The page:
Penney's still do sweet F' all to solve sweatshops

johnfás

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Further to my previous topic on the subject (Click Here) it has been reported today by leading UK trade justice charity War On Want that leading retailers such as Primark (holding company for Penney's Clothing Shops) have still done little to change their practises in regard to sweatshops following the charity's report on the companies one year ago.

Religious Intelligence said:
A LEADING charity has accused leading retailers of doing little to put an end to ‘sweatshop’ conditions in Bangladesh.

War on Want said today that workers are still being paid only 5p an hour – and have to work 80-hour weeks – to produce clothes for retailers such as Primark, Tesco and Asda (part of the Wal-Mart group).

Calling for government intervention, the charity was alarmed that little had changed in the year since its original report was published.

Simon McRae, War on Want senior campaigns officer, said: “It is a scandal that Primark, Tesco and Asda have failed to tackle the poor wages and conditions of Bangladeshis making their clothes. Now the UK government must step in and tackle this exploitation once and for all.”

Khorshed Alam, a researcher who interviewed employees for the Fashion Victims report, said: “I have kept in touch with workers from the Bangladeshi factories. Their pay and conditions have not improved.”

War on Want is backing campaigns being staged today against the Top Shop fashion chain, and they are calling on festive shoppers to join its campaign for government action.
http://www.religiousintelligence.co.uk/ ... ewsID=1282[/url]
If people would like an insight into the practises of such sweatshops, the following video may be of interest. If the embed does not work Click Here to see in YouTube.

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Try and spare a thought where your purchases come from this Christmas.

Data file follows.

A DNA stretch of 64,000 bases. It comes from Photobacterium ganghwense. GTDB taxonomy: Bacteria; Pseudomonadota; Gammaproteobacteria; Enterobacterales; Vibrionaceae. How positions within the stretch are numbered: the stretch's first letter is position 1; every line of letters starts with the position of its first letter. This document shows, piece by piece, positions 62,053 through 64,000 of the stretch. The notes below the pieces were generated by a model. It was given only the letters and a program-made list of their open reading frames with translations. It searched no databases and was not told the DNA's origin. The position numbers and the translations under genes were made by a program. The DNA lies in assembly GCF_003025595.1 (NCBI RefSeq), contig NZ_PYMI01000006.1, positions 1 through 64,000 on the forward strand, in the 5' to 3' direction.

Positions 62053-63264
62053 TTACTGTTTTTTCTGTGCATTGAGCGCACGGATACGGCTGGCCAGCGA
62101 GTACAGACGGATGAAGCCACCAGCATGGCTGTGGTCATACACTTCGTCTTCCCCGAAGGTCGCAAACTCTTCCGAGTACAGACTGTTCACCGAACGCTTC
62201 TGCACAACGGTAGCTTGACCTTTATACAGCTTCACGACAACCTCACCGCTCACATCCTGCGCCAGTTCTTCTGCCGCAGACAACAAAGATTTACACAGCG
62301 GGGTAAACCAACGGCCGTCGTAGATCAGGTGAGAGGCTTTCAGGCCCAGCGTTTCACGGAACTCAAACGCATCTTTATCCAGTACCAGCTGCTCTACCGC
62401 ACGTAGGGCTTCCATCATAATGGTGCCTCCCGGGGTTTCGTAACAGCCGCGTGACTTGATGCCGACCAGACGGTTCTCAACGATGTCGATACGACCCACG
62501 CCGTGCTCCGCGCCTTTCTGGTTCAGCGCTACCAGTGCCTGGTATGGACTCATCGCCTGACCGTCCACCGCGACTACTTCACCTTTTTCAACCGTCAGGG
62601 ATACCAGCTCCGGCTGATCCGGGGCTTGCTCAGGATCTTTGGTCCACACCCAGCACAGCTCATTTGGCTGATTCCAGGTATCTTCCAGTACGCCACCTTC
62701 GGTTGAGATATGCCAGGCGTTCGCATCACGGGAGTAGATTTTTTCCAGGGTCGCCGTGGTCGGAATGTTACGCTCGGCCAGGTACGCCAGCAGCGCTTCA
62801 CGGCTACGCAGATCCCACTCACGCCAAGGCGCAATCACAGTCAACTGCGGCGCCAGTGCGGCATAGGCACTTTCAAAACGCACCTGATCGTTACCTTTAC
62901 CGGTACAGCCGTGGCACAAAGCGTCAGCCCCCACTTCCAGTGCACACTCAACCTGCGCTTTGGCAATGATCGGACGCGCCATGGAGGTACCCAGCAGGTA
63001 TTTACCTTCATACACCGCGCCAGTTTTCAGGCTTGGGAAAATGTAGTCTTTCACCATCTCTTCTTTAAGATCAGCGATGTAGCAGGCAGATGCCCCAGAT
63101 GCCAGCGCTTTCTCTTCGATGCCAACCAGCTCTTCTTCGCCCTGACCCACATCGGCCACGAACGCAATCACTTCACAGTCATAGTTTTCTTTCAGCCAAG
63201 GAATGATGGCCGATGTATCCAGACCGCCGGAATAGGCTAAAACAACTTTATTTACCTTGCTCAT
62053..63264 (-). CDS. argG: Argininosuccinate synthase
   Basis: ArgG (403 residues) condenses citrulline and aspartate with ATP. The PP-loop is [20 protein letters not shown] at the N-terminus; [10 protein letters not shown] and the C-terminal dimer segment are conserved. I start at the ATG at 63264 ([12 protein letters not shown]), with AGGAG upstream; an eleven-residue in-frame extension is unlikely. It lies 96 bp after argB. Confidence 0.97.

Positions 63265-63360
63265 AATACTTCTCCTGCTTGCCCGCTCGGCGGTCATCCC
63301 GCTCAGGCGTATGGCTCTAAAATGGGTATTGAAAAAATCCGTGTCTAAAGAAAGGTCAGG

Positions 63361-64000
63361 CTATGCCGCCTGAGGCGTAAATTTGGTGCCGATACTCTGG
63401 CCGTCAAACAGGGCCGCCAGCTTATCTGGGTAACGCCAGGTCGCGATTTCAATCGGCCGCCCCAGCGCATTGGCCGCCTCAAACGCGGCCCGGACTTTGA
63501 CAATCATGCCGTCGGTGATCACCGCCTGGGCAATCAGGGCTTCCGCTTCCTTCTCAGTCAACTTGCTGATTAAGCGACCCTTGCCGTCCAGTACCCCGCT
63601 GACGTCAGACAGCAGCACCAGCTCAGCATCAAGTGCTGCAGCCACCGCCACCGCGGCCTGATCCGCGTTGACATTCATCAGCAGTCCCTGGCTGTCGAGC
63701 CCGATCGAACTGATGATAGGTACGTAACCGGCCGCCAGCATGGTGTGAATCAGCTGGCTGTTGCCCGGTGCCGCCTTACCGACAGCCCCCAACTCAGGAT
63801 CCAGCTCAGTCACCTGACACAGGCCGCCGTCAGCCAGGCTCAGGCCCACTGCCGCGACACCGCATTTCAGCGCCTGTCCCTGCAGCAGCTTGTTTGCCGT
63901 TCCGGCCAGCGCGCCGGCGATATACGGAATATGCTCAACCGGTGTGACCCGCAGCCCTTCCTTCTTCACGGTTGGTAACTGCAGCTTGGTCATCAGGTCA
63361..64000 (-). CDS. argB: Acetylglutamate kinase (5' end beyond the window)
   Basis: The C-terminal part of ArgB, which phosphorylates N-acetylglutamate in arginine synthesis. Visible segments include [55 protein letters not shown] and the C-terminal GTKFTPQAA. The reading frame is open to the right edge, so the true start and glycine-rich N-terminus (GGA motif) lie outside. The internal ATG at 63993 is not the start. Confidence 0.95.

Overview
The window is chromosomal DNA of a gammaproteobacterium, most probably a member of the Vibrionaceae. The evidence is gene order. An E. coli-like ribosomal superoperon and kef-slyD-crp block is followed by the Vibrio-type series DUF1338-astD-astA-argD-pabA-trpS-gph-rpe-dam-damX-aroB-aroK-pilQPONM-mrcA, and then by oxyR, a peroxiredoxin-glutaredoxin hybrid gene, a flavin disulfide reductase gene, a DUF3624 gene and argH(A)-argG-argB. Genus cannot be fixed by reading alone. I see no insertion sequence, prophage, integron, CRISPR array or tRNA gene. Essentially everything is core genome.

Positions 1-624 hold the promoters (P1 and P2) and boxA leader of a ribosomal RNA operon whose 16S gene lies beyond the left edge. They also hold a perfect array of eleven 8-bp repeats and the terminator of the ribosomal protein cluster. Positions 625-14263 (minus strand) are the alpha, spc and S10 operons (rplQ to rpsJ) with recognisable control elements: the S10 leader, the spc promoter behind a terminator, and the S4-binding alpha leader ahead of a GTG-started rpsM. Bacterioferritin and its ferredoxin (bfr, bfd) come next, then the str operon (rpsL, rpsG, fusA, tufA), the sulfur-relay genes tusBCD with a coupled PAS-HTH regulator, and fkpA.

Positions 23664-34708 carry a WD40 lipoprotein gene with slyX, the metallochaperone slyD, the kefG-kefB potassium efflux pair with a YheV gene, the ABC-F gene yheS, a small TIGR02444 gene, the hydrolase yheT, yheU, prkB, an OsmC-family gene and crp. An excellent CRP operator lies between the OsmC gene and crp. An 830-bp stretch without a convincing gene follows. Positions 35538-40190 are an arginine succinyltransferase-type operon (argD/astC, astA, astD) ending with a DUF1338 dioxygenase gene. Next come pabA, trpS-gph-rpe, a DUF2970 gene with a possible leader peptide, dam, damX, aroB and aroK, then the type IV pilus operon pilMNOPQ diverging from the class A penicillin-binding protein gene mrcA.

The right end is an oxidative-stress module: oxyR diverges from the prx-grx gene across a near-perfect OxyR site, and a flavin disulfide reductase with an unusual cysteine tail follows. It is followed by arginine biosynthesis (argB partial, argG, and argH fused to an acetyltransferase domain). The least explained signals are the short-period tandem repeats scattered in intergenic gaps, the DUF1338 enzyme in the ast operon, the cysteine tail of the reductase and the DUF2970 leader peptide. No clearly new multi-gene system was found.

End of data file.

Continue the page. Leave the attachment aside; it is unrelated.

MookieBaylock

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well do what i do and refuse to wear anything thats not made in the first world..

i have had this policy for years.. hugo boss, diesel and dolce & gabanna generally use european factories...

nike and ralph laurend do not..
 

colgan

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If you want the truth about sweatshops/workers in textile factories look at www.itglwf.org

The General Secretary is an Irish fella,

Public pressure seems to have actually led to Nike and Gap developing some of the best polices.

War on Want and other such organisations do harm in the long run, they target short term publicity without any sustainable improvements in conditions for the workers.
 

johnfás

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colgan said:
War on Want and other such organisatiosn do harm in the long run, they target short term publicity without any sustainble improvements in conditions for the workers.
I think you'll find that would be the case if such organisations were the sole organisations working in the field. Beyond that, if they were, their policies would be rather different. Any major issue in the world like this needs a multipronged approach. Without largescale publicity professional organisations get neither the political backing nor the funding to carry out their work. Band Aid was never going to solve the root cause of famine, but it did alot of good in highlighting the issue.
 

Anorakphobia

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Thanks Johnfas
Have you got a good site that shows the best and worst shops in this area?